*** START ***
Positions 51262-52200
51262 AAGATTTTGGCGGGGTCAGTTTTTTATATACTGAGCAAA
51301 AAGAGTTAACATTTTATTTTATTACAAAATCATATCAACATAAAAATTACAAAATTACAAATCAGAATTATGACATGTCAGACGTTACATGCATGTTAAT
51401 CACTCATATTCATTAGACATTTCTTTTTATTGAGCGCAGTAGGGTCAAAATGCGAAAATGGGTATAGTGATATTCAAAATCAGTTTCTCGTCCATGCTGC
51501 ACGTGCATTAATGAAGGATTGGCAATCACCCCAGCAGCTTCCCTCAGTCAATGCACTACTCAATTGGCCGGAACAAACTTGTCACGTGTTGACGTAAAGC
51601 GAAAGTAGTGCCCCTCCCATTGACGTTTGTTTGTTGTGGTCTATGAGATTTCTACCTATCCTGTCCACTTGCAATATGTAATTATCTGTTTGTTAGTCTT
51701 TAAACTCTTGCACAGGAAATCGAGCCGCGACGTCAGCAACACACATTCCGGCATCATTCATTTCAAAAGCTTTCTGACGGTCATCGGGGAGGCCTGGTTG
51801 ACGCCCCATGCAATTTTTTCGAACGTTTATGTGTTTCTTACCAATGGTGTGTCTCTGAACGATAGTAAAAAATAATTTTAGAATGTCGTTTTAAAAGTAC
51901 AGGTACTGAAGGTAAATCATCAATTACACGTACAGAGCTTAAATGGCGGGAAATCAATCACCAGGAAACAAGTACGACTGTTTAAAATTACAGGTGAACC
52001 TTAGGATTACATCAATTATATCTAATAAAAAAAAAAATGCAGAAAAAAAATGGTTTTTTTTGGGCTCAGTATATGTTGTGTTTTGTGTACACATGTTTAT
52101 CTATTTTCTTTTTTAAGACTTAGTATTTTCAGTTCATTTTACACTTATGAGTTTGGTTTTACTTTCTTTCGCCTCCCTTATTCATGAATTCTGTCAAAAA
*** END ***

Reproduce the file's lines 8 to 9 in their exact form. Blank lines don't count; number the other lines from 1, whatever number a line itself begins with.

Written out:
51801 ACGCCCCATGCAATTTTTTCGAACGTTTATGTGTTTCTTACCAATGGTGTGTCTCTGAACGATAGTAAAAAATAATTTTAGAATGTCGTTTTAAAAGTAC
51901 AGGTACTGAAGGTAAATCATCAATTACACGTACAGAGCTTAAATGGCGGGAAATCAATCACCAGGAAACAAGTACGACTGTTTAAAATTACAGGTGAACC